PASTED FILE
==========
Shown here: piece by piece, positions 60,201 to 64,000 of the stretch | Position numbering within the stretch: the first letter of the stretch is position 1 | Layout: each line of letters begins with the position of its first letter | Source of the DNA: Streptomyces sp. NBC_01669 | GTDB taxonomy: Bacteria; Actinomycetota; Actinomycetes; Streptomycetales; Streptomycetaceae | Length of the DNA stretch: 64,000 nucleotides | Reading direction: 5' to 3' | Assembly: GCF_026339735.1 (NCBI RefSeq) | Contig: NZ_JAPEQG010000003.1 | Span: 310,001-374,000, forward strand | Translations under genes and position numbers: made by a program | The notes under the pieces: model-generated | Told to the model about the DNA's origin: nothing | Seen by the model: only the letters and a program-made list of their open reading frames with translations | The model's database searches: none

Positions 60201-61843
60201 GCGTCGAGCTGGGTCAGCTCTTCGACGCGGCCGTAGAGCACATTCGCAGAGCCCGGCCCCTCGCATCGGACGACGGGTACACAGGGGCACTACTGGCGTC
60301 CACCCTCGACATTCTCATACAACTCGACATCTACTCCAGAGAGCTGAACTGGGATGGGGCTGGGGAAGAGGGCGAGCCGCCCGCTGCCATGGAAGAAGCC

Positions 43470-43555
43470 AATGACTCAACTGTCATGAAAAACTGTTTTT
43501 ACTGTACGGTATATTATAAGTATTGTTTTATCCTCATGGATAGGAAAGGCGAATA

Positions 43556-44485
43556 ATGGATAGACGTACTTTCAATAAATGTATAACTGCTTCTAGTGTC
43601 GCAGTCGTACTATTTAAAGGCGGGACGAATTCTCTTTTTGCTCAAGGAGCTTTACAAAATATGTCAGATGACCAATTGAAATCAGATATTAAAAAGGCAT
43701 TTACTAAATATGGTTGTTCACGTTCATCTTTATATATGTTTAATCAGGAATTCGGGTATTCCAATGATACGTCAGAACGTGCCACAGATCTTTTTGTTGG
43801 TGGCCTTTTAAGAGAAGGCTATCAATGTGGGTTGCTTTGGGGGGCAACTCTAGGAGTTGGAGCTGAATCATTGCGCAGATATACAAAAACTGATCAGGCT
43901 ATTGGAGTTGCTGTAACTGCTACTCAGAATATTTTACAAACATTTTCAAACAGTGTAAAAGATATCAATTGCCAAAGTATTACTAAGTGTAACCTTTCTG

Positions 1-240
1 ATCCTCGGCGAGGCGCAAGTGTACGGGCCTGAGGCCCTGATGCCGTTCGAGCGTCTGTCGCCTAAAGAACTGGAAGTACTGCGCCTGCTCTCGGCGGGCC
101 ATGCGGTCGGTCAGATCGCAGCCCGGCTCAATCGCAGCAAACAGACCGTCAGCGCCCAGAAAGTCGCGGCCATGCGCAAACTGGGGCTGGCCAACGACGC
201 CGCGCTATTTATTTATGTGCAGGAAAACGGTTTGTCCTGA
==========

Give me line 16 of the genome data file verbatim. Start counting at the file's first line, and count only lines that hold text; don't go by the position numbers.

101 ATGCGGTCGGTCAGATCGCAGCCCGGCTCAATCGCAGCAAACAGACCGTCAGCGCCCAGAAAGTCGCGGCCATGCGCAAACTGGGGCTGGCCAACGACGC